TAKING bribery through e-commerce channels, such as the WeChat "red envelope" and the prepaid e-card, is being put under the microscope in China's latest efforts to fight graft, Minister of Supervision Huang Shuxian said on Thursday.
WeChat 'red envelop' as gift under inspection WeChat closes, suspends hundreds of objectionable accounts Last month, regulations on online gift-giving behaviour were issued by the Ministry of Education, General Administration of Sport, and anti-graft bodies in East China's Jiangxi province and Shenyang, the capital of Northeast China's Liaoning province.
The WeChat "red envelope" and prepaid e-card are forms of making deals online or on the mobile network, a way that is hardly noticed by the public.
"But it is not that difficult to be seen with technical application," said Shi Yuliang, professor of Beijing University of Technology, "Phone numbers and other information will be recorded if transactions are made. A model can be erected to identify abnormal payments and unusual transactions by selecting suspicious information from the monitored data stream."
The campaign requires the support from financial sectors and network and mobile operators.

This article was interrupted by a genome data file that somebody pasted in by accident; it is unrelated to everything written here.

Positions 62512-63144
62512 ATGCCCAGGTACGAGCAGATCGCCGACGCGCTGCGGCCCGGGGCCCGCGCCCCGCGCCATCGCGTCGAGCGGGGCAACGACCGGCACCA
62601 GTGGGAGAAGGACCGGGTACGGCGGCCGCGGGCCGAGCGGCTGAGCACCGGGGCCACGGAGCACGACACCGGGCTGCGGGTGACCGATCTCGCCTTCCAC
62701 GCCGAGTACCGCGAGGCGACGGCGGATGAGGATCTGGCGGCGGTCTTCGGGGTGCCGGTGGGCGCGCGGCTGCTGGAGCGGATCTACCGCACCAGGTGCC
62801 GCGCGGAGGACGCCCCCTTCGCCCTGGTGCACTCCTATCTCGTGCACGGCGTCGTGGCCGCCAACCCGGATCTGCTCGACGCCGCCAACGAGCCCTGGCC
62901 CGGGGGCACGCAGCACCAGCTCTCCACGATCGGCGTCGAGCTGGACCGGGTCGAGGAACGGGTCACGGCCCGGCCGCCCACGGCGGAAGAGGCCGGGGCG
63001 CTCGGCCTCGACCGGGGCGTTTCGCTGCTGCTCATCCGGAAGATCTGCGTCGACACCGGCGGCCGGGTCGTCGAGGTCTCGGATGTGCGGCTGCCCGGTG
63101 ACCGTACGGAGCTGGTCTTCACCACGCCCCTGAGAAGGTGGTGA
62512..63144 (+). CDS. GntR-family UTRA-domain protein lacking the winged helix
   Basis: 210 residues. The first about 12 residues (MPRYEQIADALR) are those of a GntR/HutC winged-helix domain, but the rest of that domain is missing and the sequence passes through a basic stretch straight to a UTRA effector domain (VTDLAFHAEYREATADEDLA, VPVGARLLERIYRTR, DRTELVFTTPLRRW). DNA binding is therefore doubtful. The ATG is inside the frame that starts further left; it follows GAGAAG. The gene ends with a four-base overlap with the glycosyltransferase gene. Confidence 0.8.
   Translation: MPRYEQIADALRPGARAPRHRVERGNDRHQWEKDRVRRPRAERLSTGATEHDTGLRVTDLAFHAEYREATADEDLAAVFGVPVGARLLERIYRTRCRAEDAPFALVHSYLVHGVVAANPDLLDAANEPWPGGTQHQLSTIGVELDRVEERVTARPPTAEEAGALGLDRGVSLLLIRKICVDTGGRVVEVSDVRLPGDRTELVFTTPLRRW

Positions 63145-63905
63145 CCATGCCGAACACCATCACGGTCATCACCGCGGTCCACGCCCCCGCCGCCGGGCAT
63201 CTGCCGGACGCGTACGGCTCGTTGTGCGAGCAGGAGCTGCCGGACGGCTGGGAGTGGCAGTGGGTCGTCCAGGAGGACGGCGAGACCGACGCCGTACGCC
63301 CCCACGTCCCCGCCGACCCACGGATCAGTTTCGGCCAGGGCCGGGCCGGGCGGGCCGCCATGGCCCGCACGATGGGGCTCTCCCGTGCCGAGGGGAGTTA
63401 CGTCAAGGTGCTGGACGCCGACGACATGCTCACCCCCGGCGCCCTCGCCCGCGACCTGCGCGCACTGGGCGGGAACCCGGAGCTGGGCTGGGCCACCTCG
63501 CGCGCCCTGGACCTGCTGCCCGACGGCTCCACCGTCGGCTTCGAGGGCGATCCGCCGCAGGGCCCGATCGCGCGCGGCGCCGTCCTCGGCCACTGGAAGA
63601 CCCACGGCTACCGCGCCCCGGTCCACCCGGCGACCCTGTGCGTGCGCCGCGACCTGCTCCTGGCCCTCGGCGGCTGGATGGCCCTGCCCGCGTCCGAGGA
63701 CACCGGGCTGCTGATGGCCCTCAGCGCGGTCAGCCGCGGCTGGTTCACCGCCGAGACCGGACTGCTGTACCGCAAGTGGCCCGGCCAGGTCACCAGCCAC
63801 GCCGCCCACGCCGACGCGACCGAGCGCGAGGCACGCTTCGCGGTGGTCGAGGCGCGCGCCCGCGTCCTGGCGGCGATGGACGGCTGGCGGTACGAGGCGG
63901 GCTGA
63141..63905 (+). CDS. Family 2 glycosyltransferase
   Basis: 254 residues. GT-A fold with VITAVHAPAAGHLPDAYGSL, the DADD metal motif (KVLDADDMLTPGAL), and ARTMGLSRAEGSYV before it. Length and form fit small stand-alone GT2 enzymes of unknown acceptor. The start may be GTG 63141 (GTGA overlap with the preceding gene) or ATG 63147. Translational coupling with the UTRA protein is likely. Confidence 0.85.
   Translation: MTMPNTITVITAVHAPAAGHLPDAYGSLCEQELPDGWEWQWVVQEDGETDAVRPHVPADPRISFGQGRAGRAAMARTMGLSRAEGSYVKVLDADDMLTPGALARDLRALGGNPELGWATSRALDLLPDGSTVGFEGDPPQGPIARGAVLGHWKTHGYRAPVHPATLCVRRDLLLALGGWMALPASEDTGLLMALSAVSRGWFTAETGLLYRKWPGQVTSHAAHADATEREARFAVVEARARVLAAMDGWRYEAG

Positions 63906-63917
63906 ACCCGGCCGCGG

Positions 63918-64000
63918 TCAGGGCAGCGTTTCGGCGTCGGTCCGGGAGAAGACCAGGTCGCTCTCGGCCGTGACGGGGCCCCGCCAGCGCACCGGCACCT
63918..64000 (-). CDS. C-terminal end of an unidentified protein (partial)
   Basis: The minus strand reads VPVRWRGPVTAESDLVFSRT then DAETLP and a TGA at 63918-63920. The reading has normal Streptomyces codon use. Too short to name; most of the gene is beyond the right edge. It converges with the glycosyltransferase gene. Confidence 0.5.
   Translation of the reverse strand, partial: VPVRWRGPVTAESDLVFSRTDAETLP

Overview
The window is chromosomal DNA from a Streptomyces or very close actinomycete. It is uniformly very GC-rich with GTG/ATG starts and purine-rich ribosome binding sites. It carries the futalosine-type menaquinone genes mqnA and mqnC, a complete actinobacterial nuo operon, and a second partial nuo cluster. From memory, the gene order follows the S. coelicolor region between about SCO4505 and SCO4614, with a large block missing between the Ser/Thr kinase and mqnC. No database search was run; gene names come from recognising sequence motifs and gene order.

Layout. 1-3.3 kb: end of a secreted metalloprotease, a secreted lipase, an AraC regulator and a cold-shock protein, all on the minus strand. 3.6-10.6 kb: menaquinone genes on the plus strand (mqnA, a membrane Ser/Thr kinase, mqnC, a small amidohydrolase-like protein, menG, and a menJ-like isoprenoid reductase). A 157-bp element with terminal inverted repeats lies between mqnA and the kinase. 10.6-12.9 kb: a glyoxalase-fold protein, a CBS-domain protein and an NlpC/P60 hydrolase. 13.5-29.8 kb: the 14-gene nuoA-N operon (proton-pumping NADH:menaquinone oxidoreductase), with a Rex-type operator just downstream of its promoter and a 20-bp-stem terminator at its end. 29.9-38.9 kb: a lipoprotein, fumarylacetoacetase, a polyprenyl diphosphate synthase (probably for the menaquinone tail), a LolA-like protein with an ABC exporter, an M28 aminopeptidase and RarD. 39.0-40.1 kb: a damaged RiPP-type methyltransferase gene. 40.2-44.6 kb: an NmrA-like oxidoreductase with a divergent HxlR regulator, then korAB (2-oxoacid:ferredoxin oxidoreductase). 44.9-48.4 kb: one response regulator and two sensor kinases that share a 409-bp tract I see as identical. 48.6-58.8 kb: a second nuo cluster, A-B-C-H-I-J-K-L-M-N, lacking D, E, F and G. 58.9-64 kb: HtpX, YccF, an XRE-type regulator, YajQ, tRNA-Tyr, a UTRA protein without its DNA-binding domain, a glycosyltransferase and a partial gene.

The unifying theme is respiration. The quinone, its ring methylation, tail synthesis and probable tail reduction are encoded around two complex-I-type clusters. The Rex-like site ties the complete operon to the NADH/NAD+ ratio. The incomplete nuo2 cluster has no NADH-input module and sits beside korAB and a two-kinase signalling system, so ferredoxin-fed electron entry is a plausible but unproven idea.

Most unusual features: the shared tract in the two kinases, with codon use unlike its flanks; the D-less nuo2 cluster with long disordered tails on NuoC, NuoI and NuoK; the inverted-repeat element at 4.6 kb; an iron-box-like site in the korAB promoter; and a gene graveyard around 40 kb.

With the rise of new media, the network and mobile have been deployed as tools of bribery. As the Mid-autumn Festival approaches, mooncake promotion has been launched on WeChat, a leading instant messaging platform. Some sellers promise delivery to the door, and some are able to issue an invoice.
The convenience and elusiveness of a digital gift attract the bribers to the virtual market.
As of the end of July, 51,600 cases relating to breaches of the eight-point anti-bureaucracy and formalism guidelines were recorded in China. Some 67,679 Party members were involved, among whom 18,365 were punished by administrative and Party discipline agencies.
"The total number of cases in the past seven months surpasses that of the last year," Huang added.